The Insights Blog

The Keys to Strong Client-Agency Relationships

The Keys to Strong Client-Agency Relationships

high five

Over the years, we’ve conducted hundreds of client-agency 360 reviews, a process wherein we talk to and survey clients and their agencies to find out what’s working, what’s not, and “where to go from here.” Recently, we dug through results of ten years of such reviews to find out what, if any, themes could be uncovered, themes that would tell us what factors were most important for keeping client-agency relationships humming along successfully.

We discovered that whether things are going well or not, it’s often the same areas that are critical. If these key areas score well, so goes the relationship. Conversely, if these areas score poorly, it’s time for targeted action to fix what’s broken. By the way, it’s rare that these reviews go so poorly they lead outright to a search for a new agency (though that has happened), because often the whole purpose of doing a 360 is to maintain a healthy relationship before it goes south. Finding and fixing issues that fall under these larger themes will simultaneously take care of a lot of the smaller stuff, so it’s good to take note of what the most critical “big buckets” are for either side.

Here’s what we found…

For clients reviewing their agency, three areas make the biggest difference (positive or negative) across 360 reviews.

Clients mentioned these key strength and opportunity areas most often:
  1. Service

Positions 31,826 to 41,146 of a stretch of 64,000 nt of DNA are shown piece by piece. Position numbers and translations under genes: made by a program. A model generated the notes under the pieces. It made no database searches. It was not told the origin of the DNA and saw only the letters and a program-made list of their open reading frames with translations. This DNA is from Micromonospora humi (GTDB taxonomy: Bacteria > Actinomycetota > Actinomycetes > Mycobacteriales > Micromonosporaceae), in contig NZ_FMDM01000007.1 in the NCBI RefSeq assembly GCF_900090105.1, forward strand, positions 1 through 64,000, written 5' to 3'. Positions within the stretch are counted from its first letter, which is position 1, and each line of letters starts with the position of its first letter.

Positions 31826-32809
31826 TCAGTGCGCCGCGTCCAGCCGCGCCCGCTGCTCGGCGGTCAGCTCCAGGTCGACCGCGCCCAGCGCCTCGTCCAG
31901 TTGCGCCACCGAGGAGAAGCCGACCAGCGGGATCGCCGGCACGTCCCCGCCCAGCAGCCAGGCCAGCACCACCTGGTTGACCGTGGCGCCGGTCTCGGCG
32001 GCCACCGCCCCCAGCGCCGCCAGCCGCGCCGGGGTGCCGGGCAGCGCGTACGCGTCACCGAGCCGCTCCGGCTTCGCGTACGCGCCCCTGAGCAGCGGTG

2. Strategy
  3. Agency Offering (creative, media planning, etc.)

These are in descending order, so service is the single most-mentioned theme, above even the services the agency was hired on to handle. While you certainly don’t win an account based on service, it sure can help you keep the account; you may have won the business based on strategy AND it is critical to keep that fresh. It goes without saying that regarding #3, maintaining the quality of your core offering (whether it be creative services, PR, or whatever) is also critical to keeping clients happy. However, even if you’re doing effective work but not showing up where and when the client needs you for support, chances are the relationship will become strained.

On the flipside, when agencies review their clients, the following areas show up as strengths most often.

Agencies mentioned these strength areas:
  1. Partnership
  2. Guidance
  3. Knowledge (of industry, workflow, etc.)

#1 is partnership. Agencies who are treated as a partner feel better about the work they do. Also, any issues are a lot easier to deal with when both parties feel equally engaged in the outcomes. This is why so often we hear agencies asking to have a seat at the table early when clients discuss core business issues – they want to act as partners. This desire dovetails nicely with strength #2: guidance. If clients don’t convey clear guidance on what the work needs to do from the get-go (or throughout the process during regular reviews/check-ins), the chances the output will be a hole in one are about the same as actually hitting one of those on a golf course. When clients do provide good guidance, it shows in the work, and agencies aren’t shy about calling it out as a strength. Regarding #3, knowledge: when a client stakeholder is well-informed about their line of work, the industry, and the company itself, they can more readily help with strengths 1 and 2.